Health & Fitness News
Docs Remove Chest Tubes from 10-Year-Old Lung Transplant Recipient
(PHILADELPHIA) -- The 10-year-old girl whose parents successfully fought a rule preventing her from qualifying for adult lungs is breathing without chest tubes after receiving a lung transplant from an adult donor on June 12. She is, however, still intubated and not breathing entirely on her own.
Sarah Murnaghan, who was dying of cystic fibrosis this time last month, had her chest tubes removed on Friday. Doctors at Children's Hospital of Philadelphia first removed the tubes on Wednesday, but had to replace them because Sarah's body "could not handle the reduced support" at the time.
According to a statement, Sarah is being prepared for extubation so that she can breathe entirely on her own.
"I have cried quite a bit," her mother, Janet Murnaghan, wrote on her Facebook page June 26, when Sarah's tubes were replaced to assist her breathing. "I just wish everything wasn't so ridiculously hard for her. Her doctors assure us that this does not change her long-term outcome, but just means she needs more time to regain her strength."
But earlier on Friday, Murnaghan posted again:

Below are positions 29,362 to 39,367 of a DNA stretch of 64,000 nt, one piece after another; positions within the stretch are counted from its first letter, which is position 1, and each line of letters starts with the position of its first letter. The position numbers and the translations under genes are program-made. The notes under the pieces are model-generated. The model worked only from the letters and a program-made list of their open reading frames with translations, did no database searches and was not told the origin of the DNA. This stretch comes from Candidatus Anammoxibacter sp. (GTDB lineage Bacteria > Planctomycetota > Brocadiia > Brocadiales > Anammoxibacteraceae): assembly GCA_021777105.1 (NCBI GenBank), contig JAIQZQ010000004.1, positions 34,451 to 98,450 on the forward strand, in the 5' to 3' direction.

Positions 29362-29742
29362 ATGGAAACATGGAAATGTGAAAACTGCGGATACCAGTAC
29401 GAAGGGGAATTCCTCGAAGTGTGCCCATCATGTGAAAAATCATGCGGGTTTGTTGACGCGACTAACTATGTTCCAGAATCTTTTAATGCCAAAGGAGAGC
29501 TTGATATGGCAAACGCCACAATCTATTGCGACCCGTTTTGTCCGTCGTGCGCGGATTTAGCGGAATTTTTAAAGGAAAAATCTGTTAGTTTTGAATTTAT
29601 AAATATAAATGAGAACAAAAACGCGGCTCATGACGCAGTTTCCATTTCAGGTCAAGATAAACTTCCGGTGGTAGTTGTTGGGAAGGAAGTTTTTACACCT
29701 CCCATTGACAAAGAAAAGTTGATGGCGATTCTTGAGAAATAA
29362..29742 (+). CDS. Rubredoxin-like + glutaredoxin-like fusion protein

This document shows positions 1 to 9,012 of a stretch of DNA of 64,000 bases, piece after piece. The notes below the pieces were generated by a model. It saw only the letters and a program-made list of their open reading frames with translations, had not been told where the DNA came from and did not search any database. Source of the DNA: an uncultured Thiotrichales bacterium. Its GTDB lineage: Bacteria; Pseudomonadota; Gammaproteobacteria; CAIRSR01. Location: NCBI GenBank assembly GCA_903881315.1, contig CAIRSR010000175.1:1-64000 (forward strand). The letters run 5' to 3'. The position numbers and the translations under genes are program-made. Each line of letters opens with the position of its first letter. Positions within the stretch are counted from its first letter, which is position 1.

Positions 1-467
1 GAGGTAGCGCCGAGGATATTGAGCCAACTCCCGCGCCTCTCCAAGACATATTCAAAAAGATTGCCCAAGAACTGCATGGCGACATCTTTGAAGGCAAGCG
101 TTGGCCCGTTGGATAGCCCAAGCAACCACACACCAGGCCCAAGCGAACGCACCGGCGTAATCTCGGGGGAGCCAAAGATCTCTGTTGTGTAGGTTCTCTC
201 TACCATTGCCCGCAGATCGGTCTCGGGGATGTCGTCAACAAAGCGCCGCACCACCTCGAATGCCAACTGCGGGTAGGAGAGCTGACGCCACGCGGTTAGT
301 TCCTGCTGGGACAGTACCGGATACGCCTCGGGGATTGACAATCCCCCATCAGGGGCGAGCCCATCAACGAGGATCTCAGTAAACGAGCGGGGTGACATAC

"Last two chest tubes are OUT!!!!!!!" she wrote.
Murnaghan started a viral Change.org petition, calling attention to what would become known as the Under 12 Rule, which said that even though Sarah would be given priority when pediatric lungs became available, adult lungs would have to be offered to adult matches in her region before they could be offered to her.
On June 5, a federal judge issued a temporary restraining order to prevent Health and Human Services Secretary Kathleen Sebelius from enforcing the rule for Sarah. By June 10, the Organ Transplantation and Procurement Network re-evaluated the Under 12 Rule and decided to keep it but created a mechanism for exceptions to be made depending on the case. Sarah's case was expected to be reviewed in court on June 14, but she got her transplant the day before.
Cystic fibrosis is a genetic condition that affects cells that produce mucus, sweat and digestive fluid. Patients typically suffer so much lung damage that they often go into respiratory failure, which is why Sarah needed a lung transplant to survive.
Copyright 2013 ABC News Radio
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